China Lists $50B of US Goods it Might Hit With 25 Percent…

China Lists $50B of US Goods it Might Hit With 25 Percent…

Apr 5, 2018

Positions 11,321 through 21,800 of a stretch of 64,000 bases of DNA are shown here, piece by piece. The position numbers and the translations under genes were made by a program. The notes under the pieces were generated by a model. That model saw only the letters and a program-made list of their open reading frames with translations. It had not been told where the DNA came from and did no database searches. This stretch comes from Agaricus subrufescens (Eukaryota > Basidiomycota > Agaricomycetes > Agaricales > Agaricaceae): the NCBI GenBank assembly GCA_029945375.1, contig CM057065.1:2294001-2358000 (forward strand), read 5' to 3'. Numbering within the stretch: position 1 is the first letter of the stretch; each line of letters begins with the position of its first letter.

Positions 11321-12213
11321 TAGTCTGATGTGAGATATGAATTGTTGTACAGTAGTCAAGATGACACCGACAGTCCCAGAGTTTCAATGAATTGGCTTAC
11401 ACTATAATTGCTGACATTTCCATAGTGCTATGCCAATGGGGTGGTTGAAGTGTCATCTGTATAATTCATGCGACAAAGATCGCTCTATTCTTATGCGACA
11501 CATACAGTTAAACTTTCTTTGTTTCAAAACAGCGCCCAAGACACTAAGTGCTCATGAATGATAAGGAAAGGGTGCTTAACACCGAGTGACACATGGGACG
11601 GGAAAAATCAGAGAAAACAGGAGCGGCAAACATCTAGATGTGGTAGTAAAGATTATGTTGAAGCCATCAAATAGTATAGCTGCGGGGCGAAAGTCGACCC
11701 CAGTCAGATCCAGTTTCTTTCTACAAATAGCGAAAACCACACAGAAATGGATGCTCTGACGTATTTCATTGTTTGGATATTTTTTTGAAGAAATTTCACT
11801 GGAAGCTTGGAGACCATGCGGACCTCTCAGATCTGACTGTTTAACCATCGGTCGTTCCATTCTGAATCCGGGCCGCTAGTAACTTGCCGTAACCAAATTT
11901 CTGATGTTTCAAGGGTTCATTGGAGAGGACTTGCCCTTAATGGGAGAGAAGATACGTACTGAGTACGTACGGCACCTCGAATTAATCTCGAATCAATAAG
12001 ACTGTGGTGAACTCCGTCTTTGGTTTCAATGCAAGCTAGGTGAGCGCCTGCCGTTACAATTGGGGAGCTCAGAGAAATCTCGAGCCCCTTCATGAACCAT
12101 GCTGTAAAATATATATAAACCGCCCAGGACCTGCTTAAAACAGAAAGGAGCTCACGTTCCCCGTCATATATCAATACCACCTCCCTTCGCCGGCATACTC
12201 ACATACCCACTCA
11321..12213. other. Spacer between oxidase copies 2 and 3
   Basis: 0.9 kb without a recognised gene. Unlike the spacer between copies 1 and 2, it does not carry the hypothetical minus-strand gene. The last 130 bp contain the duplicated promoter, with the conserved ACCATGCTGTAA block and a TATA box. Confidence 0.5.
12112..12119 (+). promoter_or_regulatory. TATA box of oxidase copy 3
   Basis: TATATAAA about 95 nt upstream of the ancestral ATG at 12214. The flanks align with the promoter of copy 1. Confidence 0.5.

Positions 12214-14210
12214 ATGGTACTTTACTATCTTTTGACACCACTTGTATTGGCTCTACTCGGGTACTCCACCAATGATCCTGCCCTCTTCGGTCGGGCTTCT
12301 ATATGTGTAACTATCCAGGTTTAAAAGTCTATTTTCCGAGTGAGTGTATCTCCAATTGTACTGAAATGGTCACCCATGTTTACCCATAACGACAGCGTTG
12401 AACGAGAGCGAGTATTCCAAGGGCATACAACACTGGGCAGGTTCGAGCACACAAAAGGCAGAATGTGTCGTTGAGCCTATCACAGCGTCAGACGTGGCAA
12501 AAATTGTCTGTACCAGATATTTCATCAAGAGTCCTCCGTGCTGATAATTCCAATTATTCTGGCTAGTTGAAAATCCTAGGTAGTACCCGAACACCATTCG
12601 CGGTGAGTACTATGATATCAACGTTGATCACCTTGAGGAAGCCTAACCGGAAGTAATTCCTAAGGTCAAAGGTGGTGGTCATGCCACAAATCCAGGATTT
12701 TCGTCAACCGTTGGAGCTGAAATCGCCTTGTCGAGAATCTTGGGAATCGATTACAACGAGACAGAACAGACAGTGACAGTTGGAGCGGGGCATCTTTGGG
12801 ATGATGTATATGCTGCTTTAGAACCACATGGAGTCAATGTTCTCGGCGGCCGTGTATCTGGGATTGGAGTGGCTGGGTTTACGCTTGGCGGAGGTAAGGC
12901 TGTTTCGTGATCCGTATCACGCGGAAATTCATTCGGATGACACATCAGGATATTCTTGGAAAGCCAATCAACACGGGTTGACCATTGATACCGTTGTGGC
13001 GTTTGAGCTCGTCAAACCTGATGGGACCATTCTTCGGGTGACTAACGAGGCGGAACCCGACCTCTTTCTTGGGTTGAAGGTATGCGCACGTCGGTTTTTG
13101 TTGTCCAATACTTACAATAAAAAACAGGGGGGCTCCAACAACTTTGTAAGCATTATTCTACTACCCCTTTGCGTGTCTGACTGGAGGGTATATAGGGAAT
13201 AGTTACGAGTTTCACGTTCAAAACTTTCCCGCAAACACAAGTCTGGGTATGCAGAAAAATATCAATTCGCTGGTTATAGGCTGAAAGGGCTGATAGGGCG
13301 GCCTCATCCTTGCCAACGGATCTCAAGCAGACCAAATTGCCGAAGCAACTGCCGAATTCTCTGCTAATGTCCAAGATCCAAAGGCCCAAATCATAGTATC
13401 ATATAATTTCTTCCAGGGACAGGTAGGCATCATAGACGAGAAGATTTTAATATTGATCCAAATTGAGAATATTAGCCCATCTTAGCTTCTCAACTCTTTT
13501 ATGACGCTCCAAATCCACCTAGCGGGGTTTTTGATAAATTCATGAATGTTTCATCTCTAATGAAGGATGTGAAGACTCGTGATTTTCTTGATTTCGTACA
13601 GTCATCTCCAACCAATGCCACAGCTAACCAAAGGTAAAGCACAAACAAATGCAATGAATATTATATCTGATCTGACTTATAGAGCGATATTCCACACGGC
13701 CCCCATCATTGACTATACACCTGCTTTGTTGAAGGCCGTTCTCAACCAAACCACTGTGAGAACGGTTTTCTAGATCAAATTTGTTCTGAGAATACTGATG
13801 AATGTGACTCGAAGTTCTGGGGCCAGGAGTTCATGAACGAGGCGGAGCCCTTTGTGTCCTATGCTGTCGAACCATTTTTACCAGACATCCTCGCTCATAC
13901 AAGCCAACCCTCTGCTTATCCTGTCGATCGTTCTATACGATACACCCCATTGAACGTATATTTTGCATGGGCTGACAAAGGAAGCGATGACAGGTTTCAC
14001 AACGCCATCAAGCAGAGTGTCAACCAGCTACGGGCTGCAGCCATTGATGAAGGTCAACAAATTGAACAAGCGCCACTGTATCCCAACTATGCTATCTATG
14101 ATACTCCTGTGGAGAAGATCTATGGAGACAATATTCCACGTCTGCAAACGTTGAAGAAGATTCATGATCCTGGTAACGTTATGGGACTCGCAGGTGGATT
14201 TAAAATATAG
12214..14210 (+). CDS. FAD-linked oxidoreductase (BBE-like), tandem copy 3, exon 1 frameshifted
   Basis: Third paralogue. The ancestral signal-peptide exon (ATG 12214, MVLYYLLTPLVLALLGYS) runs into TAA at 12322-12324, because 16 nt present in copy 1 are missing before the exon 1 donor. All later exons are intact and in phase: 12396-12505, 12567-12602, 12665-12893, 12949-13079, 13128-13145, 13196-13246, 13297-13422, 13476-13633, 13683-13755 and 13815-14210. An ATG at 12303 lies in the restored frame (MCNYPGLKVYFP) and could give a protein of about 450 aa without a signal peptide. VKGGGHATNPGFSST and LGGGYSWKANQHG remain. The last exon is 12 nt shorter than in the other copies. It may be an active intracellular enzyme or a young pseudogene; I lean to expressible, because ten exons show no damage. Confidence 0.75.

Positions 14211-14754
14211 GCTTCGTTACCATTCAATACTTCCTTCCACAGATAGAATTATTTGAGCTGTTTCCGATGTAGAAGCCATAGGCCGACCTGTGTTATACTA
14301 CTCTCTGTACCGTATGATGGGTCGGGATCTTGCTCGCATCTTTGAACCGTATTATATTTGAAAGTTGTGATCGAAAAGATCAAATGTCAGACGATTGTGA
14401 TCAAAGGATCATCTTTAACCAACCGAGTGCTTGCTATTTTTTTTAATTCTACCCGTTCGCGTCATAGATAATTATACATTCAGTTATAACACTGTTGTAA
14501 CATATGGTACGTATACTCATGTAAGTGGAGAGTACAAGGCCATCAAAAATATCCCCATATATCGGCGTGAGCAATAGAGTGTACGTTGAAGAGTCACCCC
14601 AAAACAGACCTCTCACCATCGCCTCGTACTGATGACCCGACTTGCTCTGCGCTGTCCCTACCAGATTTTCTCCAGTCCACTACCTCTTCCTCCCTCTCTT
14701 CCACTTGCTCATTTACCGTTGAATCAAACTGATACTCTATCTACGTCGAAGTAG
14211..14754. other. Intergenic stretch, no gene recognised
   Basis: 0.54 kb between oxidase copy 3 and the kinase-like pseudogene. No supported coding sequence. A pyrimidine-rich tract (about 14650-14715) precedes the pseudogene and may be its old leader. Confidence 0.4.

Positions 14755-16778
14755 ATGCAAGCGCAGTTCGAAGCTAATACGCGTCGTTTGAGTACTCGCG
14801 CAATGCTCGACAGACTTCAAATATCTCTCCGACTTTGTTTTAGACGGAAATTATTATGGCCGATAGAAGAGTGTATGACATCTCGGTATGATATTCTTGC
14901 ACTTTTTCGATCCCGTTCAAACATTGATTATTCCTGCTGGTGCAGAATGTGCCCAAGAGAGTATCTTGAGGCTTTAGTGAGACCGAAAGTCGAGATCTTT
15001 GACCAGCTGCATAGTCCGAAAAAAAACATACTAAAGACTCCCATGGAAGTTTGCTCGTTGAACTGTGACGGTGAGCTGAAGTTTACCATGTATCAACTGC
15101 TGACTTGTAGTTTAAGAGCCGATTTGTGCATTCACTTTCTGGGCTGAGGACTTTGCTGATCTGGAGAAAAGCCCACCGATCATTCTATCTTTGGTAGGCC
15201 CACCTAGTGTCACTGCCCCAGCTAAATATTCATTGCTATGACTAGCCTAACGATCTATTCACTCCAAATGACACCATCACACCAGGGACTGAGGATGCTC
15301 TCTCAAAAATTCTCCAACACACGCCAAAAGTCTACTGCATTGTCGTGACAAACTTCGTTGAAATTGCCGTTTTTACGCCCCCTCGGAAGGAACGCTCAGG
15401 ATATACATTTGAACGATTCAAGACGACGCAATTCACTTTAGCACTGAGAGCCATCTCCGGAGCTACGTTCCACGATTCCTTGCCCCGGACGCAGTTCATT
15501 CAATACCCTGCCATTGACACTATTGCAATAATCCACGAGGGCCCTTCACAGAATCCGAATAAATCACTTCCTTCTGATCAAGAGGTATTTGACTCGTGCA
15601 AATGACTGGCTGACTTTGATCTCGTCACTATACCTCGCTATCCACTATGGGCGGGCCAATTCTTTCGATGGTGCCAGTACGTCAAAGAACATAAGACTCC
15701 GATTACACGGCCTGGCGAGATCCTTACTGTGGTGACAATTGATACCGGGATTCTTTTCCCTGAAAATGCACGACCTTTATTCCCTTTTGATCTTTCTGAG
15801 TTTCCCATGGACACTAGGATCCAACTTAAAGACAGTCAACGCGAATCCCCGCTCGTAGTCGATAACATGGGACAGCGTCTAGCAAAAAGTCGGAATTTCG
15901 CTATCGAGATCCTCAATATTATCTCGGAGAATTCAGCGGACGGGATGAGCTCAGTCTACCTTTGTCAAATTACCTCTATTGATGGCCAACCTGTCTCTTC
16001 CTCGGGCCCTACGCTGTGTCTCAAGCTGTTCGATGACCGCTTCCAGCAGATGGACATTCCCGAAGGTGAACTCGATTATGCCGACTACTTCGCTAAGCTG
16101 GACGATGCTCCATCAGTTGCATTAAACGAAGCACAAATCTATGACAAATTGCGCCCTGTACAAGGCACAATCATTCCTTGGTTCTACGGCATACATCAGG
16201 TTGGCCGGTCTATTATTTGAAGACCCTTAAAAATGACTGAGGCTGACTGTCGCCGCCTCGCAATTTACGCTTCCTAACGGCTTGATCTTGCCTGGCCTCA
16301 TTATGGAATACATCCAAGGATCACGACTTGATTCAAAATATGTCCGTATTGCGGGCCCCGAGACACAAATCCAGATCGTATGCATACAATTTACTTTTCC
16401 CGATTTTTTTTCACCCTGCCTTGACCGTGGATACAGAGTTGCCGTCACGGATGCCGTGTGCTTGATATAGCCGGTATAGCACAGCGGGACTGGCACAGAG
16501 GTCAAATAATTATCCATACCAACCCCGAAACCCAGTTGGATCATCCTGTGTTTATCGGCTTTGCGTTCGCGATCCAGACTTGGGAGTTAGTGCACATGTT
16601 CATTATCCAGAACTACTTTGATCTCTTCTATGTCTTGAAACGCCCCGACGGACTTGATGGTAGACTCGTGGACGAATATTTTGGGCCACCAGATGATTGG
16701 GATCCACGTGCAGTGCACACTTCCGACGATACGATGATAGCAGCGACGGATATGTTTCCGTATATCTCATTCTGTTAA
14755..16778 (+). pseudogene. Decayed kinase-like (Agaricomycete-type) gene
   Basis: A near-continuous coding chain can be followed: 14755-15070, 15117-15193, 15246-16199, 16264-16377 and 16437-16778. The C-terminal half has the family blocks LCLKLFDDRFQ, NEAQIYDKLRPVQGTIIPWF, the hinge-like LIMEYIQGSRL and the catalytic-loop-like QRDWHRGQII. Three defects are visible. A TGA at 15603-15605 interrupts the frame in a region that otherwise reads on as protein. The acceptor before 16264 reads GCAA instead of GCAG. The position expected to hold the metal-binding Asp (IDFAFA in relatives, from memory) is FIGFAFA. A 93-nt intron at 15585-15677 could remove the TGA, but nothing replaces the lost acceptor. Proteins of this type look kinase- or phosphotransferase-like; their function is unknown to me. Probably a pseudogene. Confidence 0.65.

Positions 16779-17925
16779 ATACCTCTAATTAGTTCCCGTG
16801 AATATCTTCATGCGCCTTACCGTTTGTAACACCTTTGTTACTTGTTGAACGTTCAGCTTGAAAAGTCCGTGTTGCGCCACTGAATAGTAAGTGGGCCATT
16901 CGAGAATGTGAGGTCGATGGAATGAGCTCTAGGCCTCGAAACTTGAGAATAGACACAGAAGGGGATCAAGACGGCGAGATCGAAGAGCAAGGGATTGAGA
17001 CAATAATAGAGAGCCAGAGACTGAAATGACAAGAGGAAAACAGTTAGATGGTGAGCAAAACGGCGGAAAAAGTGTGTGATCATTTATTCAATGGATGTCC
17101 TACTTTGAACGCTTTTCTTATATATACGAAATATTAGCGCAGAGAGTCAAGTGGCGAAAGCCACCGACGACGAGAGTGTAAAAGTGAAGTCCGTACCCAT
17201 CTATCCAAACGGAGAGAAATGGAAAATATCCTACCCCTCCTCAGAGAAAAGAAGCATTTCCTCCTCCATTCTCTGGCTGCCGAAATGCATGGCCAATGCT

“China Lists $50B of US Goods it Might Hit With 25 Percent Tariff” By Joe McDonald, Associated Press Featured on Manufacturing.net China on Wednesday issued a $50 billion list of U.S. goods including soybeans and small aircraft for possible tariff hikes in an escalating and potentially damaging technology dispute with Washington. The country’s tax agency gave no date for the 25 percent increase to take effect and said that will depend on what President Donald Trump does about U.S. plans to raise duties on a similar amount of Chinese goods. Beijing’s list of 106 products included the biggest U.S. exports to China, reflecting its intense sensitivity to the dispute over American complaints that it pressures foreign companies to hand over technology. The clash reflects the tension between Trump’s promises to narrow a U.S. trade deficit with China that stood at $375.2 billion last year and the ruling Communist Party’s development ambitions. Regulators use access to China’s vast market as leverage to press foreign automakers and other companies to help create or improve industries and technology. A list the U.S. issued Tuesday of products subject to tariff hikes included aerospace, telecoms and machinery, striking at high-tech industries seen by China’s leaders as the key to its economic future. China said it would immediately challenge the U.S. move in the World Trade Organization. “It must be said, we have been forced into taking this action,” a deputy commerce minister, Wang Shouwen, said at a news conference. “Our action is restrained.” A deputy finance minister, Zhu Guangyao, appealed to Washington to “work in a constructive manner” and avoid hurting both countries. Zhu warned against expecting Beijing to back down. “Pressure from the outside will only urge and encourage the Chinese people to work even harder,” said Zhu at the news conference. Companies and economists have expressed concern improved global economic activity might sputter if other governments are prompted to raise their own import barriers. The dispute “may compel countries to pick sides,” said Weiliang Chang of Mizuho Bank in a report. “U.S. companies at this point would like to see robust communication between the US government and the Chinese government and serious negotiation on both sides, hopefully...